JUST one month into 2016 and we’ve already won the war against sexism and body oppression, thanks to toymaker Mattel releasing a new range of “evolved” Barbie dolls. Everyone give yourselves a pat on the back.

I never had a Barbie as a child. I had a Michael Jackson doll (sadly dumped at a charity sale decades ago and now probably worth more than my house) and a talking Mr T figurine that said things such as “I PITY THE FOOL” and “I LOVE IT WHEN A PLAN COMES TOGETHER”.

My mother denies ever buying me this, but sorry mum, you just can’t make up memories like that.

Maybe if Barbie had “evolved” sooner I might have been interested in her, although probably only if she’d evolved in a Darwinistic way and developed opposable thumbs and knees that could actually bend.

Because that was always the problem with Barbie: she didn’t do anything. She just looked pretty and had nice hair and stood very still. Actually, she didn’t even stand — with those stupid pointed feet of hers she always had to lean awkwardly on things.

Which brings us to the new “evolved” Barbie. The 2016 “Fashionistas” line features three new body types — “tall”, “petite” and “curvy” — as well as some new skin and hair colours. Now Barbie isn’t just a thin blonde who can’t stand up on her own, but a short blonde with big hips and olive skin who can’t stand up on her own. And for some reason everyone has been applauding this as some sort of win for feminists.

“We have to let girls know it doesn’t matter what shape you come in, that everything is possible,” beams one Mattel staffer in the commercial.

Everything except bending your knees and standing up without assistance, obviously.

While it’s all very nice that little girls can finally own a Barbie that looks slightly more like their mum than the original one did (although whether this was ever supposed to be the point is debatable), let’s not pretend this is some breakthrough moment for feminism.

Let’s call it for what it is: marketing. People just aren’t buying Barbie anymore. Just this week a Fortune magazine report showed that sales of the doll slumped 16 per cent in 2014, their third consecutive year on the slide.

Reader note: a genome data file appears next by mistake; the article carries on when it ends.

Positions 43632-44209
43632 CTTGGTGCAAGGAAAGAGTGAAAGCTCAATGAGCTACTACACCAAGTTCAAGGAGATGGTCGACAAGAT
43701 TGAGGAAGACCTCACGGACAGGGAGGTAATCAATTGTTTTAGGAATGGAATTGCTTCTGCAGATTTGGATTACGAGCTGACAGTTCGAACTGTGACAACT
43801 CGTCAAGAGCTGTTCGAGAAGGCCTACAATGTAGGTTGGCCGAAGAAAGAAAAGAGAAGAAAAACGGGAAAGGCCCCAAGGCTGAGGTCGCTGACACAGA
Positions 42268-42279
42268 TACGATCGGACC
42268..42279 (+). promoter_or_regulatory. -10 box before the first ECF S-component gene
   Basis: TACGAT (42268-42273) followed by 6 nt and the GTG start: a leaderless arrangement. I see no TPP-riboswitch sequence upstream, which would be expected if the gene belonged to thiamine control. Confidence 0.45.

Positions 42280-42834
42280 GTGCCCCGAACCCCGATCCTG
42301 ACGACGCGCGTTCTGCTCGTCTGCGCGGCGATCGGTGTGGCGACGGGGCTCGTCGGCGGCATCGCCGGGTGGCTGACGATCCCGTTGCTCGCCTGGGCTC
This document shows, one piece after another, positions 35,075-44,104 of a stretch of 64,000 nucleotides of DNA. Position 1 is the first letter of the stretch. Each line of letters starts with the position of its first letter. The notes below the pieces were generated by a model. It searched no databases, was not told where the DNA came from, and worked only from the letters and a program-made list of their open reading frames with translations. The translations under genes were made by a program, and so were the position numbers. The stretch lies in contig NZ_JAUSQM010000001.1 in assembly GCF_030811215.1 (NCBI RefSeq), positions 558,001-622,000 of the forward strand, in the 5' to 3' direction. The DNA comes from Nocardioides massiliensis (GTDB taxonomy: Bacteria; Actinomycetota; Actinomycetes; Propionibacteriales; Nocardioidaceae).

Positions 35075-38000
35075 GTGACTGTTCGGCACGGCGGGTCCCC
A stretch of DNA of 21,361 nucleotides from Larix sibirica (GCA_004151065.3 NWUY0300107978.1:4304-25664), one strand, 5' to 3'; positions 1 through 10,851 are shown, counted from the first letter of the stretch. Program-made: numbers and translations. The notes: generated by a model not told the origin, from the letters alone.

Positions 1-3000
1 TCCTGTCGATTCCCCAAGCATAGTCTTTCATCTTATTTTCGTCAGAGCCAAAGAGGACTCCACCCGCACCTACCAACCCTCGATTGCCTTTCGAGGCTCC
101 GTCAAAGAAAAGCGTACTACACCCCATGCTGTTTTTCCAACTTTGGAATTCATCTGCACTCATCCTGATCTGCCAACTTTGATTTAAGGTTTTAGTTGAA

So now instead of trying to sell millions of identical blonde dolls, Mattel will sell many more millions of brunette dolls, and black dolls, and tall dolls, and dolls with prominent hips, to misguided mums and dads who think this sort of thing is actually important.

And it’s really not important. Because while it’s nice to think the diversity of the range has expanded (along with Barbie’s waistline), the end result is still more of the same Barbie bulldust.

We’ve all been hoodwinked. The new Barbies might be taller than the original, or shorter, or more Kardashian-like in the rear, but they all still have beautiful, long, glossy hair. They still have doe eyes with giant lashes, and impossibly pink lips. They all have a thigh gap — yes, even the “curvy” one (a real feat of nature, that). They still wear very feminine clothes and high heels and carry handbags. They still don’t actually DO anything.

The new range of Barbies is about as diverse as this year’s crop of Oscar nominees.

“This is what our future looks like, because this is what the world looks like,” another Mattel staffer says as the video shows a line-up of shiny Barbies in designer outfits, standing in front of a hot pink toy sports car.

As my favourite childhood doll would probably say: “I PITY THE FOOL”.


First published in The Advertiser, Saturday, February 6 2016. CLICK HERE to read the original article